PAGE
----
Plaintiffs in a case challenging the U.S. government’s programs that spy on innocent Americans have submitted a special supplement to the court, pointing out that the Obama administration has been caught spying even on confidential attorney-client communications – and then providing “false representations” to the court.
“After the … pleading was filed on Feb. 12, 2014, further disclosures concerning the government defendants’ abuses of the National Security Agency’s PRISM program … were revealed and disclosed to the public,” attorney Larry Klayman told the U.S. District Court in Washington.
“Specifically, James Rosen, one of the nation’s premier national security reporters and his colleague Laura Poitras, published an article in the New York Times last Saturday, Feb. 15, 2014, entitled ‘Spying BY N.S.A. Ally Entangled U.S. Law Firm.'”
That posting, Klayman told the court, “revealed through documents provided to Risen and Poitras by whistleblower Edward Snowden that, contrary to the false representations of the government defendants in this case and to Congress and other courts, the overseas calls of lawyers such as Plaintiff Klayman are being intercepted and monitored.”
Klayman brought his case to court late last year, challenging the NSA operations that detect and record data from telephone calls by Americans. In December, when Judge Richard Leon ruled the NSA’s mass collection of phone data was probably unconstitutional, he ordered the agency to stop collecting such data on Klayman and Charles Strange, the father of a Navy SEAL killed in action in Afghanistan.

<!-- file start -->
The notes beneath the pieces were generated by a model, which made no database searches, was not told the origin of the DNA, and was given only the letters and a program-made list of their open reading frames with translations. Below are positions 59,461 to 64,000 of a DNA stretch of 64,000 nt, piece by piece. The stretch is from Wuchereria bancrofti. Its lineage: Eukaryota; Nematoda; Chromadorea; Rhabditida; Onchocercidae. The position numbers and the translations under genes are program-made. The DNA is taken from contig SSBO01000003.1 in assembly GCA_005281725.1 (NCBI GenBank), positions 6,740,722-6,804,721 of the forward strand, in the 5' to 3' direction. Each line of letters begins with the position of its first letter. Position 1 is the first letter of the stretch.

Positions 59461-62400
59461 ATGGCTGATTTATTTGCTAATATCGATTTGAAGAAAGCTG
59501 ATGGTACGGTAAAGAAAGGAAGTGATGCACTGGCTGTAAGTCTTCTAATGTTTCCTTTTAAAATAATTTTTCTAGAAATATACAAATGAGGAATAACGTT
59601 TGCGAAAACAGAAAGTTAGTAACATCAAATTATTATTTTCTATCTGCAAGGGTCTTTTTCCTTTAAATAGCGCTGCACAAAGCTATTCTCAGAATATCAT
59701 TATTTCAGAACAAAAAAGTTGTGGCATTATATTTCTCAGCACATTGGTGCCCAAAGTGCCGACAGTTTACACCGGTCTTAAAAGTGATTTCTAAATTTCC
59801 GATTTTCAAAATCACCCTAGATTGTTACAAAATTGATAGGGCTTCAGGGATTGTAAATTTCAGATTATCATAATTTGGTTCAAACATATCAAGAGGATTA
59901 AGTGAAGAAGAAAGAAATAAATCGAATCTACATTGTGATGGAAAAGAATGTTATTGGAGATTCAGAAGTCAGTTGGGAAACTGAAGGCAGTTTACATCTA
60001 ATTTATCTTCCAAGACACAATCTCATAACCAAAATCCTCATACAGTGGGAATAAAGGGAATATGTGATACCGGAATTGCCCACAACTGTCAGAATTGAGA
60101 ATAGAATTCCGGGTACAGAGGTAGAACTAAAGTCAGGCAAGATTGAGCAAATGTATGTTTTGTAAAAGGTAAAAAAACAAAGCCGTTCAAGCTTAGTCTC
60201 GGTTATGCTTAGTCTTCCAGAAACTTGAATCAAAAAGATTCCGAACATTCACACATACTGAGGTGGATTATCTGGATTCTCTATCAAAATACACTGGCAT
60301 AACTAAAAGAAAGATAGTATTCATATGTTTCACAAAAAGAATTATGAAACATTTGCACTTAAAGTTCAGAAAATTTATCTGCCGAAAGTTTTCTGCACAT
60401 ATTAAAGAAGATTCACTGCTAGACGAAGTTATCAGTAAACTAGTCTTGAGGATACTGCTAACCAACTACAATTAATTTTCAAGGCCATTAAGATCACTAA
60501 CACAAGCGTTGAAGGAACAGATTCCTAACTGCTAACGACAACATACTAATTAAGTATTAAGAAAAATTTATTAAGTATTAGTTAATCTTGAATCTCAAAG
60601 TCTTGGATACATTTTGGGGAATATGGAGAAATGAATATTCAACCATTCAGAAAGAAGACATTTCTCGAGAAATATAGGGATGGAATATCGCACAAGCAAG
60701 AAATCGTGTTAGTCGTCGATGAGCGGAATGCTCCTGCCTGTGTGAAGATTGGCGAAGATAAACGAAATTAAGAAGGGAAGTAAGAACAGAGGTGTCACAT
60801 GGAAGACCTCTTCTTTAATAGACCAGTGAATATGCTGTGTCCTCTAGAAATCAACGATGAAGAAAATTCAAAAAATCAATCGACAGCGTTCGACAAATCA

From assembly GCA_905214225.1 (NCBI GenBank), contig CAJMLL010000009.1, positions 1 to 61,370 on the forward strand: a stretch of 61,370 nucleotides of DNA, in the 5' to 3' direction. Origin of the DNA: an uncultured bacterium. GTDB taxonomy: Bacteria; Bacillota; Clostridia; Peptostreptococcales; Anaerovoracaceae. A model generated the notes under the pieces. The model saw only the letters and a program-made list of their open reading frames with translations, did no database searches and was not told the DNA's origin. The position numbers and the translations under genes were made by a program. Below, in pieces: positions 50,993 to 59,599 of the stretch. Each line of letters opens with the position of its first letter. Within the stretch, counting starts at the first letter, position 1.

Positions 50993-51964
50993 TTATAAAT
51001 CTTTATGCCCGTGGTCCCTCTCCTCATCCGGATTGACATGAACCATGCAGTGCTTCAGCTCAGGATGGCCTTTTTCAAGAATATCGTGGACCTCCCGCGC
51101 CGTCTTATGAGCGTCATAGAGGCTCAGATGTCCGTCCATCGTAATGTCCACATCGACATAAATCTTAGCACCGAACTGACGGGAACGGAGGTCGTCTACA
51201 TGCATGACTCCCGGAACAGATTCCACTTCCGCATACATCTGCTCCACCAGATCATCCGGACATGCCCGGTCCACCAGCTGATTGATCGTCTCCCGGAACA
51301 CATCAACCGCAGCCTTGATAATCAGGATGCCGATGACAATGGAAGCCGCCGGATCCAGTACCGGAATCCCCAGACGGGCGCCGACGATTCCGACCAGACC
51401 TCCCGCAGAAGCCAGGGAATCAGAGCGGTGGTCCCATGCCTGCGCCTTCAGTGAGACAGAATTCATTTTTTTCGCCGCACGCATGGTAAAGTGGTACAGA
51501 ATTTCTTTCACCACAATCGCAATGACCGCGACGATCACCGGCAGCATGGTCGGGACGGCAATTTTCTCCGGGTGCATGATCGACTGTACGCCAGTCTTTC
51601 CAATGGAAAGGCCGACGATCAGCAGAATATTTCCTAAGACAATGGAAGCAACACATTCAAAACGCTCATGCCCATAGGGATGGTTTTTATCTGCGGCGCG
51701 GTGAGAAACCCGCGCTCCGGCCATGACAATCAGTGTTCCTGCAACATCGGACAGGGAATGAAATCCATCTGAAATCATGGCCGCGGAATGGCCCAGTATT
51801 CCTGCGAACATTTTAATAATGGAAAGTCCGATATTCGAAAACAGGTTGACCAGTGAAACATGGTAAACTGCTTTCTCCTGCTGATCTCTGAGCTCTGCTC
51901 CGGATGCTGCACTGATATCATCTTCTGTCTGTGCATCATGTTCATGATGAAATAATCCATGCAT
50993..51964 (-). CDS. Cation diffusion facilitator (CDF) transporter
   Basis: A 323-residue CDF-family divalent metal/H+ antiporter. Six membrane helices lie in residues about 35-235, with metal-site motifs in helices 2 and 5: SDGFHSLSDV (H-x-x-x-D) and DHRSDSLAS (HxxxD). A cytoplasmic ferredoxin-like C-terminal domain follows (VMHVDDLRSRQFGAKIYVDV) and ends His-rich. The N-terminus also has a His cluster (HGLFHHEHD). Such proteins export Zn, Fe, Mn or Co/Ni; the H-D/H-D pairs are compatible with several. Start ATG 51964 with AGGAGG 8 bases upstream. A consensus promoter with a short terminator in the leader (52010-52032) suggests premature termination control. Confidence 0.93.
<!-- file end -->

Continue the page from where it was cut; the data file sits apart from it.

Leon ruled that the Foreign Intelligence Surveillance Act, or FISA, contains no language expressly barring any third-party challenges to FISA court orders. That meant that Klayman’s clients had standing to bring such a lawsuit and dispute the constitutionality of the NSA spying program, something the government disputes. That’s also when Leon also ruled the government had likely violated the Fourth Amendment’s prohibition on unreasonable searches and seizures.
Klayman’s lawsuit was filed after former NSA contractor Edward Snowden revealed a FISA court order that allowed the government, under a provision of the Patriot Act, to require Verizon to provide data on all calls made on its networks within the U.S. and between the U.S. and a foreign country.
Klayman has also filed class-action claims on behalf of all U.S. citizens who are Verizon subscribers, saying the government has violated their First, Fourth and Fifth Amendment rights.
He previously told WND, “This is a further attempt to keep information about the biggest violation of the Constitution in American history from the American people. It’s an outrage.”
In an interview with the Daily Beast, James Clapper, director of national security, said the problems largely could have been avoided.
“I probably shouldn’t say this, but I will. Had we been transparent about this from the outset right after 9/11 – which is the genesis of the 215 program – and said both to the American people and to their elected representatives, we need to cover this gap, we need to make sure this never happens to us again, so here is what we are going to set up, here is how it’s going to work, and why we have to do it, and here are the safeguards … we wouldn’t have had the problem we had.”
Klayman said the Obama administration has the perspective of “heads I win, tails you lose,” and its attitude is “we control all the information and the American people be damned. They don’t have rights.”
“It’s important for the American people to see how the government treats them and views them. We’re nothing more than rabble,” he said.